1. Judgment as a Matter of Law

The standard governing a motion for judgment as a matter of law is "appropriately strict." Stubbs v. Dudley , 849 F.2d 83, 85 (2d Cir.1988). The motion "may only be granted if there exists such a complete absence of evidence supporting the verdict that the jury's findings could only have been the result of sheer surmise and conjecture, or the evidence in favor of the movant is so overwhelming that reasonable and fair minded [persons] could not arrive at a verdict against [it]." Wiercinski v. Mangia 57, Inc. , 787 F.3d 106, 112 (2d Cir.2015) (quoting Brady v. Wal–Mart Stores, Inc. , 531 F.3d 127, 133 (2d Cir.2008) ). The Court must deny the motion "unless, viewed in the light most favorable to the nonmoving party, the evidence is such that, without weighing the credibility of the witnesses or otherwise considering the weight of the evidence, there can be but one conclusion as to the verdict that reasonable [persons] could have reached." Cobb v. Pozzi , 363 F.3d 89, 101 (2d Cir.2004) (internal quotation marks omitted). The familiar McDonnell Douglas burden-shifting framework applies to Alstom's motion for judgment as a matter of law. See Bucalo v. Shelter Island Union Free Sch. Dist. , 691 F.3d 119, 128 (2d Cir.2012) (applying McDonnell Douglas framework to Rule 50 motion in Title VII retaliation case); see also

189 F.Supp.3d 369

Alfaro v. Wal–Mart Stores, Inc. , 210 F.3d 111, 114 (2d Cir.2000) ("[T]he same standard that applies to a pretrial motion for summary judgment pursuant to Fed. R. Civ. P. 56 also applies to motions for judgment as a matter of law during or after trial pursuant to Rule 50.") (quoting This Is Me, Inc. v. Taylor , 157 F.3d 139, 142 (2d Cir.1998) ).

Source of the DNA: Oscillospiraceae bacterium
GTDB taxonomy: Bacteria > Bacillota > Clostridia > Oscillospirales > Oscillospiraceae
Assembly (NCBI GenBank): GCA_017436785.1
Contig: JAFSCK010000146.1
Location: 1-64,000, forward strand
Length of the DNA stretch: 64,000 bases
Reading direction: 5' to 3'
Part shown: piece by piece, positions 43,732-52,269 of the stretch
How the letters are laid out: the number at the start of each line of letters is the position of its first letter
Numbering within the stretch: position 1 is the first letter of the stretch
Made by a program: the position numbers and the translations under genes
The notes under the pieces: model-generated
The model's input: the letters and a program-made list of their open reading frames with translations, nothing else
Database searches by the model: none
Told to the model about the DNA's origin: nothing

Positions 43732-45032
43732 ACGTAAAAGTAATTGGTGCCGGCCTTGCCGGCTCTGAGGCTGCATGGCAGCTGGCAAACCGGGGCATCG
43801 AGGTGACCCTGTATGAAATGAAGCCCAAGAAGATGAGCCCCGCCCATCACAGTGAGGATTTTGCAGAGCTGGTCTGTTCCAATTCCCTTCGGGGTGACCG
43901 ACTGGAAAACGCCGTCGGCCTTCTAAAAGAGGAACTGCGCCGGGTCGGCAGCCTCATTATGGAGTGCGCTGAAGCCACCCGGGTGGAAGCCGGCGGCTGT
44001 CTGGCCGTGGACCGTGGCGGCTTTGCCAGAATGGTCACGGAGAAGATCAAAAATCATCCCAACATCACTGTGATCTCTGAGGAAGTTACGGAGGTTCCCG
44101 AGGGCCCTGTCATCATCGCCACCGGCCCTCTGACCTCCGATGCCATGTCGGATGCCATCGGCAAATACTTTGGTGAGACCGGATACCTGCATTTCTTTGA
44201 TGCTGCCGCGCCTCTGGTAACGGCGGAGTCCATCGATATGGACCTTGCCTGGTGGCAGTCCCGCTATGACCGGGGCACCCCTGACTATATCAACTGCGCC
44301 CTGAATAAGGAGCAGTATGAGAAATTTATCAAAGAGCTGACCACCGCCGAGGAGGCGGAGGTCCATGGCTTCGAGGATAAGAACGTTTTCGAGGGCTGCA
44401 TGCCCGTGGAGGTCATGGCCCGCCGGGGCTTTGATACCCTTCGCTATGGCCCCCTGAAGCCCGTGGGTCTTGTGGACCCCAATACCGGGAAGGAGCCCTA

Applying those principles, the Court concludes that the jury reasonably could have found that Vera's protected activity was a but-for cause, and motivating factor, in Alstom's decisions to deny her a performance evaluation and raise, and terminate her employment.

As an initial matter, Vera established a close temporal proximity between her protected activity and the adverse employment actions she suffered. She filed a CHRO complaint on September 27, 2010. Ex. 48; Tr. 133. When Alstom received the complaint, it had not yet selected Vera for termination. Tr. 267–68, 428, 638. A few weeks later, before the end of October, Alstom decided to terminate Vera. See id. 404, 638. Approximately six months after Vera's CHRO complaint, Alstom denied her a performance evaluation and raise. See id. 137, 613. Vera's supervisor's supervisor, Bruce Buchholz, testified that Alstom did not give Vera a performance evaluation because she had been identified for termination. See id. 613. Joan Solnick, a human resources representative, testified that Alstom did not give Vera a performance evaluation because of her CHRO complaint. See id. 271.